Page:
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Related to Inspra: Altoprev



Pharmacologic class: Aldosterone receptor blocker

Therapeutic class: Antihypertensive

Pregnancy risk category B


Binds to and blocks aldosterone receptors, disrupting normal sodium and water reabsorption and causing sodium and water excretion to increase. These actions reduce blood volume and blood pressure.


Tablets: 25 mg, 50 mg

Indications and dosages


Adults: 50 mg/day P.O. as a single dose. After 4-week trial, may increase to 50 mg P.O. b.i.d. if necessary.

Heart failure; post-myocardial infarction (MI)

Adults: Initially, 25 mg P.O. once daily. After 4 weeks, may increase to maximum dosage of 50 mg P.O. once daily.


• Hypersensitivity to drug

• Hyperkalemia

• Potassium supplements or potassium-sparing diuretics

• Type 2 diabetes mellitus with microalbuminuria

• Severe renal impairment


Use cautiously in:

• hepatic impairment

• pregnant or breastfeeding patients

• children (safety and efficacy not established).


• Give with or without food.

• Know that drug may be given alone or with other antihypertensives.

Adverse reactions

CNS: headache, dizziness, fatigue

CV: angina, MI

GI: diarrhea, abdominal pain

GU: albuminuria, vaginal bleeding, changes in sexual function, gynecomastia and breast pain (in men)

Metabolic: hypercholesterolemia, hyperkalemia

Respiratory: cough

Other: flulike symptoms


Drug-drug. Angiotensin-converting enzyme inhibitors, potassium-sparing diuretics, potassium supplements: increased risk of hyperkalemia

CYP450-3A4 inhibitors: serious toxic effects

Lithium: increased risk of toxicity

Nonsteroidal antiinflammatory drugs: decreased hypertensive effect of eplerenone

Patient monitoring

• Monitor electrolyte levels, and watch for signs and symptoms of hyperkalemia.

• Check vital signs, and ask patient about chest pain.

• Monitor lipid panel.

• Assess for new onset of persistent dry cough or flulike symptoms.

Patient teaching

Advise patient to immediately report chest pain, flulike symptoms, or persistent dry cough.

• Caution patient to avoid driving and other hazardous activities until he knows how drug affects concentration and alertness.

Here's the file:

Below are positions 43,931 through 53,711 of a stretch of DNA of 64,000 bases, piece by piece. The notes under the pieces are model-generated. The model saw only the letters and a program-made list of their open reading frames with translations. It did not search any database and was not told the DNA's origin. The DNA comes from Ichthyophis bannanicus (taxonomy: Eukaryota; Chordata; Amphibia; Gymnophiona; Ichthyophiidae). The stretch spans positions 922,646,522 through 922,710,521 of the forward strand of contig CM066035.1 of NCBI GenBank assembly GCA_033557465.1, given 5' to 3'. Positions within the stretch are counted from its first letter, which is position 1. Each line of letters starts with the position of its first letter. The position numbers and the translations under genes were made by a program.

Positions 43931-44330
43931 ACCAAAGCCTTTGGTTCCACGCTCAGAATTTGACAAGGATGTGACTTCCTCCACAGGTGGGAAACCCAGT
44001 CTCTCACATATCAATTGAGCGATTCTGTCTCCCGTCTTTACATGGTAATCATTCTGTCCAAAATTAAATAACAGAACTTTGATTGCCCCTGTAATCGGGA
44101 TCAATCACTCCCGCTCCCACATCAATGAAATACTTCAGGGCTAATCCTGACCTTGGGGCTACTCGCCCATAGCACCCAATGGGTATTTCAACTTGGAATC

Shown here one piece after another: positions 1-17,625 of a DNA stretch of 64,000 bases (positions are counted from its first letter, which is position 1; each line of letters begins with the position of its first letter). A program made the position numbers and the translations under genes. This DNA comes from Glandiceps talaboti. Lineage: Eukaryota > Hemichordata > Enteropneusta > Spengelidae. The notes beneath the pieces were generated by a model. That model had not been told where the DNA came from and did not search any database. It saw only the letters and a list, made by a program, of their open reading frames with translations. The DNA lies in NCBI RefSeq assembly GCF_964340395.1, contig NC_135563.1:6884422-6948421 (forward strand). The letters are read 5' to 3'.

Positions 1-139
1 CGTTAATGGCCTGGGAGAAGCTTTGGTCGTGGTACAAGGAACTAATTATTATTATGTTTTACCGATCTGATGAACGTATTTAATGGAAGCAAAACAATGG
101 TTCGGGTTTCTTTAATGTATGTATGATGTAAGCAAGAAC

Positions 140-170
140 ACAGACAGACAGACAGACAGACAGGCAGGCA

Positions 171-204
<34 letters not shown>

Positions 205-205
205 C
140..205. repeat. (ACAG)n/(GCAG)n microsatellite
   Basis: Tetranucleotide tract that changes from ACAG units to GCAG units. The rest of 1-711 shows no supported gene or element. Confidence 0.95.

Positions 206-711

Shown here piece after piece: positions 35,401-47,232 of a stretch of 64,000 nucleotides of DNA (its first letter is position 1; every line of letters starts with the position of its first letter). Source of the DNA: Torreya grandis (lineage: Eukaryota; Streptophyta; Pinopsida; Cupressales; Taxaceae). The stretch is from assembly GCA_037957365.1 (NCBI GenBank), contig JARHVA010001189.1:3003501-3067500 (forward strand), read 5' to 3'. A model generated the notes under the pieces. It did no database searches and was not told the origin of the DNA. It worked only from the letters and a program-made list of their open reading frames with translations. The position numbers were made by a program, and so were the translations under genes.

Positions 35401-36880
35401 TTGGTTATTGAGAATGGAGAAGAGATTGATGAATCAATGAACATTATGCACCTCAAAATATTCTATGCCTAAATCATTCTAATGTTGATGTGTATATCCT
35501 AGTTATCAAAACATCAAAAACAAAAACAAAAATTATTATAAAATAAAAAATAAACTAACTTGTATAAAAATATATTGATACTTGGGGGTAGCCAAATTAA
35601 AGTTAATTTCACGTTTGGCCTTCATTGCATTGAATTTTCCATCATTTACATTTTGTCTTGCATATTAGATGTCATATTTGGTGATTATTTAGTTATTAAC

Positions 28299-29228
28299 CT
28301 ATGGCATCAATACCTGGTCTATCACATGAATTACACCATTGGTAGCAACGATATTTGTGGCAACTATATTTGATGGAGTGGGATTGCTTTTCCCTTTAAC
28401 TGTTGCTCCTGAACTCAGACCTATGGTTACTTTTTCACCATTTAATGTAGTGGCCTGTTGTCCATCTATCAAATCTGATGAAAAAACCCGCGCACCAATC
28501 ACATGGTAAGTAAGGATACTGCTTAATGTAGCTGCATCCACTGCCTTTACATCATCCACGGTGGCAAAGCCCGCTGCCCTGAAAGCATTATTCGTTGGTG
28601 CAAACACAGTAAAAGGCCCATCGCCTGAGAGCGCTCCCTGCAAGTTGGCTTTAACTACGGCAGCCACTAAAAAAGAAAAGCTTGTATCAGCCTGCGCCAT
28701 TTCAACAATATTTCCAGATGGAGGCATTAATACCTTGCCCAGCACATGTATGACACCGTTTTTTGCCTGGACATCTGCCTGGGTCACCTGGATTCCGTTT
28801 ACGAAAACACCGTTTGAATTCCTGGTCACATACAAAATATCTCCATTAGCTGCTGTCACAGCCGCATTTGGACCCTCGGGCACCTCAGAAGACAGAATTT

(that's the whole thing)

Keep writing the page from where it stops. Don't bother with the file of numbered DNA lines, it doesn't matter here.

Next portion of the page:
• Inform patient that drug may affect sexual function. Encourage him to discuss this issue with prescriber.

• Advise female patient to discuss pregnancy or breastfeeding with prescriber before starting drug.

• As appropriate, review all other significant and life-threatening adverse reactions and interactions, especially those related to the drugs mentioned above.

McGraw-Hill Nurse's Drug Handbook, 7th Ed. Copyright © 2013 by The McGraw-Hill Companies, Inc. All rights reserved


(e-ple-re-none) ,


(trade name)


Therapeutic: antihypertensives
Pharmacologic: aldosterone antagonists
Pregnancy Category: B


Hypertension (alone, or with other agents).LV systolic dysfunction and evidence of HF post-MI.


Blocks the effects of aldosterone by attaching to mineralocorticoid receptors.

Therapeutic effects

Lowering of BP.
Improves survival in patients with evidence of HF post-MI.


Absorption: Well absorbed following oral administration.
Distribution: Unknown.
Metabolism and Excretion: Mostly metabolized by the liver (CYP3A4 enzyme system); <5% excreted unchanged by the kidneys.
Half-life: 4–6 hr.

Time/action profile (antihypertensive effect)

POunknown4 wkunknown


Contraindicated in: Serum potassium >5.5 mEq/L;Type 2 diabetes with microalbuminuria (for patients with HTN; ↑ risk of hyperkalemia);Serum creatinine >2 mg/dL in males or > 1.8 mg/dL in females (for patients with HTN);CCr ≤30 mL/min (for all patients); CCr <50 mL/min (for patients with HTN);Concurrent use of potassium supplements or potassium-sparing diuretics (for patients with HTN);Concurrent use of strong inhibitors of the CYP3A4 enzyme system (ketoconazole, itraconazole, nefazodone, clarithromycin, ritonavir, or nelfinavir); Lactation: Lactation.
Use Cautiously in: Severe hepatic impairment; Obstetric: Use only if clearly needed; Pediatric: Safety not established.

Adverse Reactions/Side Effects

Central nervous system

  • dizziness
  • fatigue